On the Laptop Mag battery test, which consists of continuous web surfing over Wi-Fi at 150 nits, the SX14 scored a measly 10 hours and 49 minutes, which is slightly below the category average (10:59). It’s not bad per se, but when put up against marathon runners such as the X1 Carbon (15:39), Spectre x360 14 (12:11), X1 Yoga (14:45) and Latitude 9420 2-in-1 (15:02) it’s shortcomings are more apparent. For a laptop made to be moved around, we were hoping for at least a smidgen more juice, but at least it still churns out over ten hours. 

Vaio SX14 (2021) webcam

It’s raining grains! Or so I first thought when I switched on the Vaio SX14’s 1080p webcam. Despite the boost in quality from the 720p webcams that are still found on laptops today (the Samsung Galaxy Book (2021) comes to mind), this laptop’s webcam is filled with visual noise in both dark and light environments. At the very least, images are more pronounced in detail and are well-lit, allowing me to see the slight scruff of facial hair that needs some maintenance. 

(Image credit: Future)

The webcam does come with a loose-feeling privacy slider, along with facial recognition tech for the onboard Windows Hello. It’s best to check out our best external webcams page to get something that will make your video-conferencing calls look more professional. 

Vaio SX14 (2021) heat 

The Vaio SX14 isn’t the coolest laptop on the block, as its fan does all the talking. When running a 15-minute, 1080p video during our heat test, the underside of the laptop hit 100 degrees Fahrenheit, which is above our 95-degree comfort threshold. The touchpad remained the coolest, scoring 82 degrees, while the center of the keyboard reached 87.5 degrees. You’ll find the hottest location of the laptop can be found right at the underside’s center, hitting 100 degrees. 

Vaio SX14 (2021) software and warranty

Vaio SX14 comes installed with Windows 11, which can take a bit of time for Windows 10 users to get used to but is ultimately a simple transition. There’s also the standard Vaio Control Center, which gives you access to power and battery settings such as switching from Performance mode to Silence mode (which does make a difference), the ability to configure several Function keys and keyboard backlight, disable USB charging, network settings and settings for the Windows Hello-enabled webcam.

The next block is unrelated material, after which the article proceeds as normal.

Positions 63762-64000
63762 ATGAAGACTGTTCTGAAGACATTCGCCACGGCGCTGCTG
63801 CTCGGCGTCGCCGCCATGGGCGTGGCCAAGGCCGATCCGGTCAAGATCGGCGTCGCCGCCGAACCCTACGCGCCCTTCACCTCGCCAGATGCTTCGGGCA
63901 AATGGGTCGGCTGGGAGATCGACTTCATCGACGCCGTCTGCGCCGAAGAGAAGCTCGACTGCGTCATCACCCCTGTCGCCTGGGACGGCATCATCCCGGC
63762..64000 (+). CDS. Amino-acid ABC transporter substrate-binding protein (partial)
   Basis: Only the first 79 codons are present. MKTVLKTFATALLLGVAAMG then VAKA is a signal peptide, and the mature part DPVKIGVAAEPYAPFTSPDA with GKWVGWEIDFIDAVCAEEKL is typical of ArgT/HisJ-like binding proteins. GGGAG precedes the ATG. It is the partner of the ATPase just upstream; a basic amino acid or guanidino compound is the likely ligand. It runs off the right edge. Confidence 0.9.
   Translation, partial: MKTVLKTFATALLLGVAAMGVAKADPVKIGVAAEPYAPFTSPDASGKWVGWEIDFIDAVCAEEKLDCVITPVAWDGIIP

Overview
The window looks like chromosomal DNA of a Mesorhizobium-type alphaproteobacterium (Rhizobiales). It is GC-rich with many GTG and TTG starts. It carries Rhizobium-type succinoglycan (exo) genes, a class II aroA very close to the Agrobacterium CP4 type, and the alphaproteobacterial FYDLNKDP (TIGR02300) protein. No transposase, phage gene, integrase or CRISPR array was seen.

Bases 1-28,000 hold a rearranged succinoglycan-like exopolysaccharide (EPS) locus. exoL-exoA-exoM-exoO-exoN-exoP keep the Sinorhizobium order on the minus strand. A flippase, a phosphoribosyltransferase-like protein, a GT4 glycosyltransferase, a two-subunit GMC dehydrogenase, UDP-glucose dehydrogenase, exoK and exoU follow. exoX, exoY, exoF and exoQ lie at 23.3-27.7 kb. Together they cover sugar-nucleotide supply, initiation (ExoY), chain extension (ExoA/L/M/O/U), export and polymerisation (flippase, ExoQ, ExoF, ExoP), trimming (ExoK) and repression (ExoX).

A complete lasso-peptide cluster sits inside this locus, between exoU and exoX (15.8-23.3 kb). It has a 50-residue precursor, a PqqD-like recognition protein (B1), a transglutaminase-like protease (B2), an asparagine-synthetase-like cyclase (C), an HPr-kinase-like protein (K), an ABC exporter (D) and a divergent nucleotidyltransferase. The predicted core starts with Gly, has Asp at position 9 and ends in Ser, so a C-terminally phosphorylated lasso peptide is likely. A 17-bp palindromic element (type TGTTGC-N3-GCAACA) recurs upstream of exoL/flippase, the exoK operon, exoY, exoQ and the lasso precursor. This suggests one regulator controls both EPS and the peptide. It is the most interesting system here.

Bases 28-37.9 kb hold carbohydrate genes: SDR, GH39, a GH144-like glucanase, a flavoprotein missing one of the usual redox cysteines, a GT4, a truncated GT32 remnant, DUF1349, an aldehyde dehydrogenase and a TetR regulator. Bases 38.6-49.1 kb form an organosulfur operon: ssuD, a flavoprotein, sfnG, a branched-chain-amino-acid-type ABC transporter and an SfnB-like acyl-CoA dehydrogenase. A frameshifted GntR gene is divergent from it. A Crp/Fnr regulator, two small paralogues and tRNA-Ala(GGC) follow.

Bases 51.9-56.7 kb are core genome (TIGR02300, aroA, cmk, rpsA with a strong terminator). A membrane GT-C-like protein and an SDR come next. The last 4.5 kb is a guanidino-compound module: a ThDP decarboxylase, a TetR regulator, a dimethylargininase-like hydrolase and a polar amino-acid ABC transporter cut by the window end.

The IR sensor is handy for those who want to keep their laptop locked up, which can be configured in the control center. The SX14 can automatically lock when a user is away from the laptop, and automatically unlock when you approach to use it again.

The Vaio SX14 comes with a one-year limited warranty.

Bottom line 

If there’s anything the Vaio SX14 (2021) has taught me, it’s that power isn’t the deciding factor of a laptop. While the Intel Core i7-1165G7 CPU and 32GB of RAM wipe the floor with other highly rated laptops on our list of best 14-inch laptops, it comes at the detriment of the overall design and functionality.

If the SX14 came with a decent keyboard, better display, and audio I didn’t want to mute, Vaio would be more of a respected competitor in the laptop field — the price tag would also make a lot more sense. While our list of the best 14-inch laptops don’t have the same impressive specs, they still churn out the power and battery life needed for any professional to be happy with. Plus, much like the HP Spectre x360 14 and Lenovo ThinkPad X1 Carbon (Gen 9), their design has been fine-tuned to get you through the working day comfortably, and they come at a much more affordable price.

Vaio has made some admirable updates to its SX14, including its variety of ports, but there are still a few dents to hammer out before playing with the big leagues.

Darragh Murphy is fascinated by all things bizarre, which usually leads to assorted coverage varying from washing machines designed for AirPods to the mischievous world of cyberattacks. Whether it's connecting Scar from The Lion King to two-factor authentication or turning his love for gadgets into a fabricated rap battle from 8 Mile, he believes there’s always a quirky spin to be made. With a Master’s degree in Magazine Journalism from The University of Sheffield, along with short stints at Kerrang! and Exposed Magazine, Darragh started his career writing about the tech industry at Time Out Dubai and ShortList Dubai, covering everything from the latest iPhone models and Huawei laptops to massive Esports events in the Middle East. Now, he can be found proudly diving into gaming, gadgets, and letting readers know the joys of docking stations for Laptop Mag.